The Onion did a piece a while back on Americans’ attitude toward mass transit. As the piece had it, 98 percent of Americans favor increased use of mass transit by other people; that way, their own commutes wouldn’t be slowed by so much traffic.
That’s kind of how gen ed reforms work. Departments frequently agree that the overall requirement is too high, but then defend their own courses to the death. The problem is all those other courses.
Of course, I’m assuming the relatively standard “checking boxes in categories” model of gen ed. In this model, students have to take so many credits in humanities, so many in social sciences, so many in math and the like. A “guided pathways” approach gets much more prescriptive about which boxes to check in each category but doesn’t address the existence of the boxes or categories themselves. It might suggest a default option for a student who doesn’t know which math to take, but it wouldn’t address whether the student should take math at all.
I mention this in light of the Inside Higher Ed piece about Wichita State proposing to reduce its gen ed requirements from 42 to 36 credits. Apparently the move was prompted by a state law capping bachelor’s degrees at 120 credits, down from 128. For programs that were already at or near the old cap, getting down to the new one required either gutting program offerings or trimming gen ed.
It’s a familiar scenario, because it’s playing out here, too. Last year New Jersey capped associate degrees at 60 credits, down from 66, and bachelor’s at 120, down from 128. But the state left in place a minimum of 45 credits of gen ed for an associate of arts degree. When 45 out of 60 credits are spoken for, programs get pretty squeezed. So we’re also looking at reducing the gen ed requirement to give programs some breathing room.
Which is fine, until you start naming names.
Enrollments drive resources, including staffing. When enrollments in a given area take a sharp dip and stay there, that area starts to shrink. Ideally, shrinkage by attrition is enough, but sometimes it takes something more direct than that. Getting gen ed status for a course -- or, ideally, getting gen ed requirement status for a course -- insulates it against enrollment pressures. Alternately, stripping gen ed status from a course -- or demoting it to a nondefault option within a category -- presents an economic threat to the affected department. Departments know that.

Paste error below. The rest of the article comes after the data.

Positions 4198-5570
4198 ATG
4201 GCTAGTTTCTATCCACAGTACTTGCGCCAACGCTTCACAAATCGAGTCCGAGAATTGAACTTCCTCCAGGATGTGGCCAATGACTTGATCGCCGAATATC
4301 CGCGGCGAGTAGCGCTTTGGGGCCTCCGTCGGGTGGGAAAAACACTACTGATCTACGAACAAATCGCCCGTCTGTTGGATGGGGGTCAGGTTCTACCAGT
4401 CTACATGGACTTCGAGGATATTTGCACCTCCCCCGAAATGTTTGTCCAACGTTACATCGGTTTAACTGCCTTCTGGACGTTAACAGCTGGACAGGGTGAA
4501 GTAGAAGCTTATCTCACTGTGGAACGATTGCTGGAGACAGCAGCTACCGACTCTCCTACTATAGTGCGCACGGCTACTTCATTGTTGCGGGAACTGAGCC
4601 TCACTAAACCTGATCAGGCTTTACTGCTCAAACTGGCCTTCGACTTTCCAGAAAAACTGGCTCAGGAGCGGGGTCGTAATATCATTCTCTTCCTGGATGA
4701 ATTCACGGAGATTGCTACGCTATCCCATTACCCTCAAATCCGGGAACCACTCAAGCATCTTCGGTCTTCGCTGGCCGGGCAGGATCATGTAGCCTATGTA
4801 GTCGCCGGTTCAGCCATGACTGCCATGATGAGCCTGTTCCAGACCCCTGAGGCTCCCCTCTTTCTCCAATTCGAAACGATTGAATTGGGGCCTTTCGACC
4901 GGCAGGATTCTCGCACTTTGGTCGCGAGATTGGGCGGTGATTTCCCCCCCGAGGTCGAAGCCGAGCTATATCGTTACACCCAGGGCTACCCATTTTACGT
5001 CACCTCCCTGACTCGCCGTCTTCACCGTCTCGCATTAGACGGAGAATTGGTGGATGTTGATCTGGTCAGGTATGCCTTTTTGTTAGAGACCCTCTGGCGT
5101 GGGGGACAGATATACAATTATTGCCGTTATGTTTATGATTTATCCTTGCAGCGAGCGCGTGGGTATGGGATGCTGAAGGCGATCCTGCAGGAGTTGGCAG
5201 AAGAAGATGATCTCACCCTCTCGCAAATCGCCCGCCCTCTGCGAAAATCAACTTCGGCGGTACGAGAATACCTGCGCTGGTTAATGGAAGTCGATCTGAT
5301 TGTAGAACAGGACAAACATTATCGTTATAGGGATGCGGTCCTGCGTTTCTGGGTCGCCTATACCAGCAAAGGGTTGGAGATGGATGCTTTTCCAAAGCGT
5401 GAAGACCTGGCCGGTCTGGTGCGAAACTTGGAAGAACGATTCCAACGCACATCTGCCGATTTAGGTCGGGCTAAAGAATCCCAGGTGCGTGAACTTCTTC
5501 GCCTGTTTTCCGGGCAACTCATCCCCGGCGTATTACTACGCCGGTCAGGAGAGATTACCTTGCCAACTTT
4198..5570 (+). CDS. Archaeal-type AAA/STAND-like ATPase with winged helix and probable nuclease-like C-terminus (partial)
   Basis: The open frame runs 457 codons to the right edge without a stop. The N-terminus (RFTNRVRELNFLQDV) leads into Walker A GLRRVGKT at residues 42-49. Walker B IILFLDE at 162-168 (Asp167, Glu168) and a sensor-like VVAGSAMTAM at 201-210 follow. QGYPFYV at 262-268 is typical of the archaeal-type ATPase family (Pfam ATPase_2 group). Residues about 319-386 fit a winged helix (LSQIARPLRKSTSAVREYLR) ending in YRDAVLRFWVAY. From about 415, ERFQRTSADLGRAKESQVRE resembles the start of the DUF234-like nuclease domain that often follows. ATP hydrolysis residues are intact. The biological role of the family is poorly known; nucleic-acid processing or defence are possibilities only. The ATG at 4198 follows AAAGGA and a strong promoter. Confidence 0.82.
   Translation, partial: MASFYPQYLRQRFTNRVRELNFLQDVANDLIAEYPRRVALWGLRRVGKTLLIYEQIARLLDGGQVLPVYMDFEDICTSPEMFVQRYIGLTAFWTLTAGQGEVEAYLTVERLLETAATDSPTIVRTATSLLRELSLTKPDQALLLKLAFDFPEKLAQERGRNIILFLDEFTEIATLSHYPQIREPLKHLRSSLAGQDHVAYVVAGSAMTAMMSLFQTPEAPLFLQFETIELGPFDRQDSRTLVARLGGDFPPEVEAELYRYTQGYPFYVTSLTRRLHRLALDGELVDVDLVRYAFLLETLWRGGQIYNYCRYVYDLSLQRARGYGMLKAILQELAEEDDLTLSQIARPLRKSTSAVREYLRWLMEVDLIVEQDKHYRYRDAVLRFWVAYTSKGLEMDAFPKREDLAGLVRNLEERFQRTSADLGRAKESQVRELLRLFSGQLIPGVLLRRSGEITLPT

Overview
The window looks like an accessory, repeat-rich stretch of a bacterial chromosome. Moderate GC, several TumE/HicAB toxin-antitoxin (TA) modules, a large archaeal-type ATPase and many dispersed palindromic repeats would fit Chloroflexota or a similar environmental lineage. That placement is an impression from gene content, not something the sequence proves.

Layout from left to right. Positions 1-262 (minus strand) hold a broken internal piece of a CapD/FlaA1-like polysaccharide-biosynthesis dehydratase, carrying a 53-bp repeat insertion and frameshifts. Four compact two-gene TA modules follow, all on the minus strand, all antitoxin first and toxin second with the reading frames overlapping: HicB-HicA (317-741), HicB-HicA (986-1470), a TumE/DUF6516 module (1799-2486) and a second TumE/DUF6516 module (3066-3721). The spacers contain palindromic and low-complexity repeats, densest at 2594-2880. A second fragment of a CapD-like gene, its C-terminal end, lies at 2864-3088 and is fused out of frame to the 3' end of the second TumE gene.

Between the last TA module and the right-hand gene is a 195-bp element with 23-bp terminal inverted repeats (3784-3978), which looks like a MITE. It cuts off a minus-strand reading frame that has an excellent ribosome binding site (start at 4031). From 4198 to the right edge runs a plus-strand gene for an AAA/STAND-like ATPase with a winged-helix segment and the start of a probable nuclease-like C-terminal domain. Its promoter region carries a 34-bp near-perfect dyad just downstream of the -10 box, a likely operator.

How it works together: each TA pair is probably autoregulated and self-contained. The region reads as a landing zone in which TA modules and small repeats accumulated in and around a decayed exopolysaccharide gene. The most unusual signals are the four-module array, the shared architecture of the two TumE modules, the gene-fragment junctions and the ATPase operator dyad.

In a perfect world, of course, we’d make curricular decisions based solely on student needs. But anyone who doesn’t see interest-group politics at play isn’t looking.
At the community college level, the issue is complicated by transfer considerations. Different four-year colleges want different gen ed courses, thereby defeating the most robust version of a guided pathway. Some places have foreign language requirements; some don’t. Some require world history, and others require U.S. history. Some have a freestanding diversity course requirement, and others allow one course to fill multiple categories at once. Taken together, that means that we aren’t just dealing with local campus preferences. And even if we had agreement among the state colleges, which we don’t, we still couldn’t compel agreement among the private ones. So when a student asks “which history should I take?” the answer is often another question: “Where do you want to transfer?”
If we could get away from the checklist model, it might be possible to have these conversations in a more productive way. But as long as requirements equate to credits, which then equate to jobs, the conflicts of interest will persist. And four-year colleges have proven much more skeptical of courses that don’t cleanly fit into a checklist than they are of ones that do.
I don’t know yet if the Wichita State proposal will pass, or who drew the short straw, but I’m impressed that it got this far. Telling someone that their course is the other course is a tough sell. But as long as we stick with the checklist model, the only way to shorten the list is to cross a few things off it.